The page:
Diouf Leeds UnitedToday’s Yorkshire Evening Post leads with Brian McDermott’s plans to clear-out players as he attempts to put the final touches to his Leeds United squad. 

McDermott’s long-awaited fourth signing is a deal ready to be completed, the Leeds United manager told press at his pre-Sheffield Wednesday conference today, but it’s a deal which hinges on players leaving the club.

To facilitate the transfer, McDermott has stepped-up his campaign to reduce the club’s wage bill, opening up the market for bids on El-Hadji Diouf, the YEP claims.

With the possibility of Diouf leaving Elland Road before the transfer window closes, it’s worth reflecting on the unlikeliest of Neil Warnock signings and the impact he’s had on the club since his arrival.

January 2011, back when Warnock was still manager of Queen’s Park Rangers and Diouf was playing for Blackburn Rovers, Warnock blasted the Senegalese international for appearing to mock an injured Jamie Mackie, describing him as “lower than a sewer rat” in his post-match interview after it was revealed Mackie had broken his leg.

That Neil Warnock was even considering the transfer of Diouf only 18 months later was incomprehensible, but speculation proved to be well-founded when on August 9th 2012, the “sewer rat” joined Leeds United on trial.

Dirty Leeds had signed one of the dirtiest players in football. The media reaction was predictable, It seemed the entire footballing world had an opinion on Diouf, very few of which concerned themselves with his ability as a footballer.

“Barndoor opening allows Sewer Rat to infest” was the headline I went with when Billy Paynter’s departure allowed Neil Warnock to hand El Hadji Diouf a one year deal on August the 13th. While I’d always recognised Diouf as a talented footballer, his transfer came just a few months after he’d instigated a brawl in the Elland Road tunnel during a visit from Doncaster Rovers. This, ironically enough, was on the day Neil Warnock first appeared at Elland Road as the new Leeds United manager.

All told, Diouf just seemed more trouble than he was worth…

Scurrying through the barndoor Paynter left untouched is former Rovers man El Hadji Diouf, one of footballs most controversial figures.

Renowned for spitting at supporters, drink driving and the occasional moment of footballing brilliance, the man Neil Warnock once labelled a “sewer rat” was booed by a section of Leeds United fans on his debut […]

It wasn’t just me, the entire Leeds United fanbase was split. When asked if they were happy with Diouf’s signing, only 48% said they were. The other 52% was split between those who were against his transfer and the undecided.

Making his Elland Road debut, the crowd reaction was a mix of fans yelling the now commonplace “Diouf” and those booing his inclusion. Few doubted Diouf’s footballing ability, but many found it difficult to overlook the controversies his career had been littered with.

But the seismic shift in public opinion happened quickly. While Warnock praised Diouf’s attitude around Thorp Arch, highlighting the support he gives to younger players, fans were praising his performances on the pitch.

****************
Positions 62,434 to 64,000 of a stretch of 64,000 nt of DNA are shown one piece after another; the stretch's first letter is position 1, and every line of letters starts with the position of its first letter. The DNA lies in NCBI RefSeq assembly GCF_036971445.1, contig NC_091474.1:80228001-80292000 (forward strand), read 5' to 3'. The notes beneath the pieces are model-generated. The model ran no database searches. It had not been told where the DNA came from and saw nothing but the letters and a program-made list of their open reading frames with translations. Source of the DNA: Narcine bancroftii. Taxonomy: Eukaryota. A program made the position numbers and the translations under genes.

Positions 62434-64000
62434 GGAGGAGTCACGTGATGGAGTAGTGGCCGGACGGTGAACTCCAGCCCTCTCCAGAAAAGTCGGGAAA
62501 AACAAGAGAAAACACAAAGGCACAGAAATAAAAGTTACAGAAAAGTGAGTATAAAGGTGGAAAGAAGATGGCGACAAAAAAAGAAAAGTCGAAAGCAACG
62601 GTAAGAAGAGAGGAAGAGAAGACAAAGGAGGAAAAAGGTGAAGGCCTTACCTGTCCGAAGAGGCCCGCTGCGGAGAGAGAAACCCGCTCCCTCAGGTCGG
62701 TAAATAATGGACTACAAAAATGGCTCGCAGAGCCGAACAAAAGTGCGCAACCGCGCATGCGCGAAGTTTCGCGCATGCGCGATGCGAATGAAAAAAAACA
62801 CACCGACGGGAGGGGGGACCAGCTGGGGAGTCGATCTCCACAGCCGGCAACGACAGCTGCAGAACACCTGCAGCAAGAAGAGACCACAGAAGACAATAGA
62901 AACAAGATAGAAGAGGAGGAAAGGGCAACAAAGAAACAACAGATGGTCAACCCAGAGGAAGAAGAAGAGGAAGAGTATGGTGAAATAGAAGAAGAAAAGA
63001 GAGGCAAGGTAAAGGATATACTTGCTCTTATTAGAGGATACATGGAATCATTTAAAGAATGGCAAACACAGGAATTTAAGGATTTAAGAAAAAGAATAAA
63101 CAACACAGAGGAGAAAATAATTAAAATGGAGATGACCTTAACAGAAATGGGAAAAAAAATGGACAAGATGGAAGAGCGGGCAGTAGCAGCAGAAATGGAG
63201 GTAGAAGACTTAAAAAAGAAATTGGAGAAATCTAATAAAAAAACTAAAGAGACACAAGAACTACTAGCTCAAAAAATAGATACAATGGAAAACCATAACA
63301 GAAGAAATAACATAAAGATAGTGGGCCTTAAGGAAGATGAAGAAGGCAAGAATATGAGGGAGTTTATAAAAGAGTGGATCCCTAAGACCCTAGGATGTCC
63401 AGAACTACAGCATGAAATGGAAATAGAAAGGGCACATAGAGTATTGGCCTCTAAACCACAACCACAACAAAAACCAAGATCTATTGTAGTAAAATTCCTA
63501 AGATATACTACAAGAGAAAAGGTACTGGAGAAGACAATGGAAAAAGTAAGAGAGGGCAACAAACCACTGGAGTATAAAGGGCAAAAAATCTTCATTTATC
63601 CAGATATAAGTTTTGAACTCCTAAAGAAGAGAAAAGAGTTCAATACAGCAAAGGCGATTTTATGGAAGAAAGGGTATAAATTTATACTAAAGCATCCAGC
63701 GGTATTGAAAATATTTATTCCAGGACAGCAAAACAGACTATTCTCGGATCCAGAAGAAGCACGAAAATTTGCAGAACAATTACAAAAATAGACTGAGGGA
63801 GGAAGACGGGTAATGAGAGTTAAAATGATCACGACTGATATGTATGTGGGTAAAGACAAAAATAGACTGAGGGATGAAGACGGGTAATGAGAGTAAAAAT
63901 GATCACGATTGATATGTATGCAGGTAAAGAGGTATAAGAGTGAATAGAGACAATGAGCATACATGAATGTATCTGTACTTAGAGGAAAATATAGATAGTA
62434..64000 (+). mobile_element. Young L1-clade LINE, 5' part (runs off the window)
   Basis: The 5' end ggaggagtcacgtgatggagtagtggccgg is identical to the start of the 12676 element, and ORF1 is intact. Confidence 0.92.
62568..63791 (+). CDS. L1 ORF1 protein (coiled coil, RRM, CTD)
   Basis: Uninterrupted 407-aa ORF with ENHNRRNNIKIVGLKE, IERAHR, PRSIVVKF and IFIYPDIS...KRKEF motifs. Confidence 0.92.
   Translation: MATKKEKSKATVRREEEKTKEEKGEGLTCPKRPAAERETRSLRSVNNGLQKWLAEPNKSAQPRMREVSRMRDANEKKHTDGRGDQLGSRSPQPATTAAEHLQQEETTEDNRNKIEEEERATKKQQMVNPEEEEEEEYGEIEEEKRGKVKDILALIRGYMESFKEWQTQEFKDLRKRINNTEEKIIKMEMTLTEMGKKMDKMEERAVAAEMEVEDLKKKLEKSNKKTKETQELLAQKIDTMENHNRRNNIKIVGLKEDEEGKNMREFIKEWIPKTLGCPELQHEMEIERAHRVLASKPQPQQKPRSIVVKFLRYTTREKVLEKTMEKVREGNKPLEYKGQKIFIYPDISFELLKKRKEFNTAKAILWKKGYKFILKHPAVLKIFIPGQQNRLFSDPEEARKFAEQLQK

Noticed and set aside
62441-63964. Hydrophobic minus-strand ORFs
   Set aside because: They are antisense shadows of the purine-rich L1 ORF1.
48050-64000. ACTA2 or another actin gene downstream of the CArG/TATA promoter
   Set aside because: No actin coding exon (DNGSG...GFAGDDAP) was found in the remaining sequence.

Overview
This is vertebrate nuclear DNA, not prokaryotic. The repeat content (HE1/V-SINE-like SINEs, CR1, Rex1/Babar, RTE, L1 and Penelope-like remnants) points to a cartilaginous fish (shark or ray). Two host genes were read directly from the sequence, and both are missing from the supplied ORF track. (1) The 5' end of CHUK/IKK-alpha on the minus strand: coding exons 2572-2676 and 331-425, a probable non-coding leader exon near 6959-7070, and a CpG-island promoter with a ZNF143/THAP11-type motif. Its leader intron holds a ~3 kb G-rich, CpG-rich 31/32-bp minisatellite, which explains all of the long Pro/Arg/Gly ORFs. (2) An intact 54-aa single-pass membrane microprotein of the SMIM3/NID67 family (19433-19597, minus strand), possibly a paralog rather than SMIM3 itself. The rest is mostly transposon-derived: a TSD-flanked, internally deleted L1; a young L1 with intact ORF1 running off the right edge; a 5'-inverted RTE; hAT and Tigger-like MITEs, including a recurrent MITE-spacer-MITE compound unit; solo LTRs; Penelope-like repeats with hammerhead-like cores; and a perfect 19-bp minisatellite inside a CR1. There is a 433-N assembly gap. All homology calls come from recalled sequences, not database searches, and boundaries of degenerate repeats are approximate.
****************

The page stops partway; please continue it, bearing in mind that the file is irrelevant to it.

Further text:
By the time Brian McDermott arrived, you’d have been hard-pressed to find anyone in Leeds with a bad word to say about El Hadji Diouf. In less than 12 months, Diouf had transformed himself from a highly-controversial figure who many fans hated to see in a Leeds United shirt, to a player receiving universal praise for his intelligent play and game-changing performances.

Now available for selection again following suspension and injury, it’s fitting that Sheffield Wednesday are the first opponents he’ll face. The last time we played Wednesday was Brian McDermott’s first game as Leeds United manager and The Whites trailed 1-0 following a dismal first half. But then came El Hadji Diouf, whose second-half introduction changed the game completely, leading to a 2-1 victory for the new Leeds United boss.

The match report I wrote that day concluded with the following remarks;

…none of the players mentioned had the same impact as El-Hadji Diouf. His substitution brought with it a composure which led to everything else, he made himself available to receive passes, held the ball while people created space for themselves, ran at people to create space when he didn’t have an option – he just tied everything else together. I had my reservations, but if Neil Warnock did one thing right while he was at Elland Road, it was signing Diouf.

It’s easy to justify the sale of a 32-year old whose career is nearing an end and I’ll support whatever decision Brian McDermott makes. But if El Hadji Diouf does depart Elland Road this summer, I hope he’ll be remembered for proving so many of us wrong. His transformation from national villain to Leeds United favourite is one littered by exceptional performances that provided some great moments during an otherwise depressing season.

Mr. Sewer Rat, I salute you.

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